For this recipe we are going to be calling for a batch of kombucha made out of green tea. Green tea can make lovely light, fizzy kombucha – which are exactly the traits we are looking for to make our mock champagne. If you want to achieve a very clear and light in color looking champagne kombucha, then it might be a good idea to not use a lot of the tea from your previous batch of booch as starter liquid. What you can do is simply try to strain out some of those desirable free floating yeasties. Then add some white spirit vinegar (do not use natural vinegar) to drop the ph of your new green tea champagne batch to protect it from pathogens. Or you can just use starter liquid -the choice is yours.
Firstly we will be doing a primary ferment as described above, with extra kombucha yeasts and sugar. Once that is done we are going to be moving on to the secondary ferment with carboy, champagne yeast etc. Once that has matured all you need to do is bottle.
What You Need
To start off with here is a list of what of items you will need and what ingredients.
- Carboy style glass container with airlock
- Hose for syphoning
- Your regular kombucha brewing setup, fermentation vessel and cover etc
- Pot for boiling water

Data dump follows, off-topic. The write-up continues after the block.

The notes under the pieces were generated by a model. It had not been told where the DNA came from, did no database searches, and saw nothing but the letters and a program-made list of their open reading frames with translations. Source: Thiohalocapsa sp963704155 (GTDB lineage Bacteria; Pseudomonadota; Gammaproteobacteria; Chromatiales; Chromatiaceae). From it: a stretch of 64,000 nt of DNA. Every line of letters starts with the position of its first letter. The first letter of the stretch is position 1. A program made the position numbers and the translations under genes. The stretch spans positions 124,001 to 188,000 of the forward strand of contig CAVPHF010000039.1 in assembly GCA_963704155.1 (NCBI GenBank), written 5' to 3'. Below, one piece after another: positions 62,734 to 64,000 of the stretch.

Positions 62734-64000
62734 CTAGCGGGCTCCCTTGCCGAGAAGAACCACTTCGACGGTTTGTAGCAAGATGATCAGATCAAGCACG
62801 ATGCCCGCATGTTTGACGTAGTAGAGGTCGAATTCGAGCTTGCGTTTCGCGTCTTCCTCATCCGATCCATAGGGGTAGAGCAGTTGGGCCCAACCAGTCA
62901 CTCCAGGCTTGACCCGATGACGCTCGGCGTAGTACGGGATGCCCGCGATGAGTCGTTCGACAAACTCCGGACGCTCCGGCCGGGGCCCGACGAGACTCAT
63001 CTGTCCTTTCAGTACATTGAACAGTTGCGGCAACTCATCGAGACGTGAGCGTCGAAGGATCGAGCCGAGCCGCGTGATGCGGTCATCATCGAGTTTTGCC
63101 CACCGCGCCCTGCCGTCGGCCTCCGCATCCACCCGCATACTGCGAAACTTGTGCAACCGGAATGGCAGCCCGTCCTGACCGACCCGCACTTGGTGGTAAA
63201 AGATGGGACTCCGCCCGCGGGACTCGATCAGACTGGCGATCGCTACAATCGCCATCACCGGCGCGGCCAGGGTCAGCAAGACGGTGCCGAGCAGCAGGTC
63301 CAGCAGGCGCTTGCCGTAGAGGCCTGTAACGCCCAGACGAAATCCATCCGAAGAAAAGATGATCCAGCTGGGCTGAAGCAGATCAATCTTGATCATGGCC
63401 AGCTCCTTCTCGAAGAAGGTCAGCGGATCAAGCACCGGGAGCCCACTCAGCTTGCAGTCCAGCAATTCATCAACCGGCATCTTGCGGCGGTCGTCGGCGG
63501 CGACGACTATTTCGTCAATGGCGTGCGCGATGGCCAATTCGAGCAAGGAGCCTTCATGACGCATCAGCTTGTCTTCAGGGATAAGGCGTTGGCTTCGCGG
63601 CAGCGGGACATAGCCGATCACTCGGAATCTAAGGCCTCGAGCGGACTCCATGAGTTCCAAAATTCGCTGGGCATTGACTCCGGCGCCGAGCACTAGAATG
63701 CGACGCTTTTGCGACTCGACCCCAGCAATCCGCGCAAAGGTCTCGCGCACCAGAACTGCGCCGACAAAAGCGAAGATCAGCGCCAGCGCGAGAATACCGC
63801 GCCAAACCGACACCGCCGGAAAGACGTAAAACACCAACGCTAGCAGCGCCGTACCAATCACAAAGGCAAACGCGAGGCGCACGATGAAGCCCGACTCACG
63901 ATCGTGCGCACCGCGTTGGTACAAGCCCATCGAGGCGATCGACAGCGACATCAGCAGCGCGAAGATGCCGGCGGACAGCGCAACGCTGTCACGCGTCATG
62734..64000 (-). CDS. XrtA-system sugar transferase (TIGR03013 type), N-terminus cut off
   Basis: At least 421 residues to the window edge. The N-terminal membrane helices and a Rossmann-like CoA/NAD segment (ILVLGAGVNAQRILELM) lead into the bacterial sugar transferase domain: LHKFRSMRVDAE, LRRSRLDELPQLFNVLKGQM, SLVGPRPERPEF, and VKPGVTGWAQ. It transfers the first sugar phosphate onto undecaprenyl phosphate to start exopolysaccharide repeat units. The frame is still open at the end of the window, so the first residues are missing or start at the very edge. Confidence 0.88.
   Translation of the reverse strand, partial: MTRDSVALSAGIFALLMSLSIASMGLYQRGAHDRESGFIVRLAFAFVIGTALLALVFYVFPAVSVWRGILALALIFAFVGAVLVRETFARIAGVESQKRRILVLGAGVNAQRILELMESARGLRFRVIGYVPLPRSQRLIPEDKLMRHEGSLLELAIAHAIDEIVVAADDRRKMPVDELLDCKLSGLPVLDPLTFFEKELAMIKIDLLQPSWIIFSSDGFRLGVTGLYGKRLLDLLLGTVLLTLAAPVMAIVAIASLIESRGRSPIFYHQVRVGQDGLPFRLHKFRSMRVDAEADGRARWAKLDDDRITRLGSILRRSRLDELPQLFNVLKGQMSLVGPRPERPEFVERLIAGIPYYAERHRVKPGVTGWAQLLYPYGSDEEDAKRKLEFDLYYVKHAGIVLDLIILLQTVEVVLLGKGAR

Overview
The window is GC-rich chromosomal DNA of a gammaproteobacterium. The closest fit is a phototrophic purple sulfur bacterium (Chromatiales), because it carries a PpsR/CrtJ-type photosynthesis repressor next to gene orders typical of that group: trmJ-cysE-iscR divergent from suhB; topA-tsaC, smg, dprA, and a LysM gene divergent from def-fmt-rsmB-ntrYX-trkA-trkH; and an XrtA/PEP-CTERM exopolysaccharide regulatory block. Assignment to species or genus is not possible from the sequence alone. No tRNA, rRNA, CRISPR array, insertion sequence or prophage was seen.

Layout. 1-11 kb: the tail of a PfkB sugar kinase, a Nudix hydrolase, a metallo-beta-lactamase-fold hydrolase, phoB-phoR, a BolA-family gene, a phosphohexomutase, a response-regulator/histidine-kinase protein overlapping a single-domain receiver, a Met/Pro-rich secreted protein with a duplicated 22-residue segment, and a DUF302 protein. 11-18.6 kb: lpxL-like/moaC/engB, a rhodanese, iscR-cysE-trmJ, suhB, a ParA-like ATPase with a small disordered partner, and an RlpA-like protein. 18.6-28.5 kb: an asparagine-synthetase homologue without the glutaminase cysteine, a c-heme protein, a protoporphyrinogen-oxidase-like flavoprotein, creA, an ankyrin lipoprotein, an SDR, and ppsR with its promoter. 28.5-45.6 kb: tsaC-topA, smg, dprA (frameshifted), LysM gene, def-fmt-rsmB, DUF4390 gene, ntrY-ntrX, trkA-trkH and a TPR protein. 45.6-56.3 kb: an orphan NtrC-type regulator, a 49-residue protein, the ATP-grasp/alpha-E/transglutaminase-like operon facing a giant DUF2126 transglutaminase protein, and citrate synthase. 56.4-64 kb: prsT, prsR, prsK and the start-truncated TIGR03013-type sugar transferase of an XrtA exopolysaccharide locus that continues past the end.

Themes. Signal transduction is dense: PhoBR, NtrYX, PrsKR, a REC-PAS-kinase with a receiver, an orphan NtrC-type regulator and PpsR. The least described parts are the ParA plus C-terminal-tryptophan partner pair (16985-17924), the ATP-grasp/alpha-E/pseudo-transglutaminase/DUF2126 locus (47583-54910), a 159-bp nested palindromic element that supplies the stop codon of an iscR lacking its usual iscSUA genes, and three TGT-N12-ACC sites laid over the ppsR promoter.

- Fliptop bottles or bottles which you can cap if you have a capper
- Thermometer (optional)
- Hydrometer (optional)
- 3/4 gallon brewed green tea
- Sugar (the usual amount you would use to make 1 gallon of kombucha + 50% +1 cup)
- 1/4 gallon yeast rich starter liquid (or just the yeast and about 4 tablespoons of white spirit vinegar)
- Champagne yeast
- Grape juice (or other juice of your choice)
- 1 cup sugar
- 1 cup filtered water
First off you have gotta set up your primary ferment by brewing the green tea, dissolving in the sugar, and combining this with the SCOBY and starter liquid (or vinegar) in your kombucha fermentation vessel. Cover and leave to ferment for the usual time period.
Once your green tea kombucha is ready to go it is time to get on with the secondary ferment. Set up your carboy type container and airlock in a cool place out of direct sunlight. Try to find a spot where there is not much traffic, especially if you have pets or kids who could potentially knock over the brew and hurt themselves.
Now bring 1 cup of filtered water to the boil in a small pot. Dissolved in the 1 cup of sugar. Allow this to cool down to almost room temperature, but where it is still slightly warm to the touch. Mix in the champagne yeast. You will probably need about 1/3 of a teaspoon of wine yeast. Allow this to develop for about 10 minutes or so. If the yeast is fresh and still in good working order then you should start to see some nice bubble action. If it is not fresh and no bubbles appear then it will not activate your kombucha champagne successfully.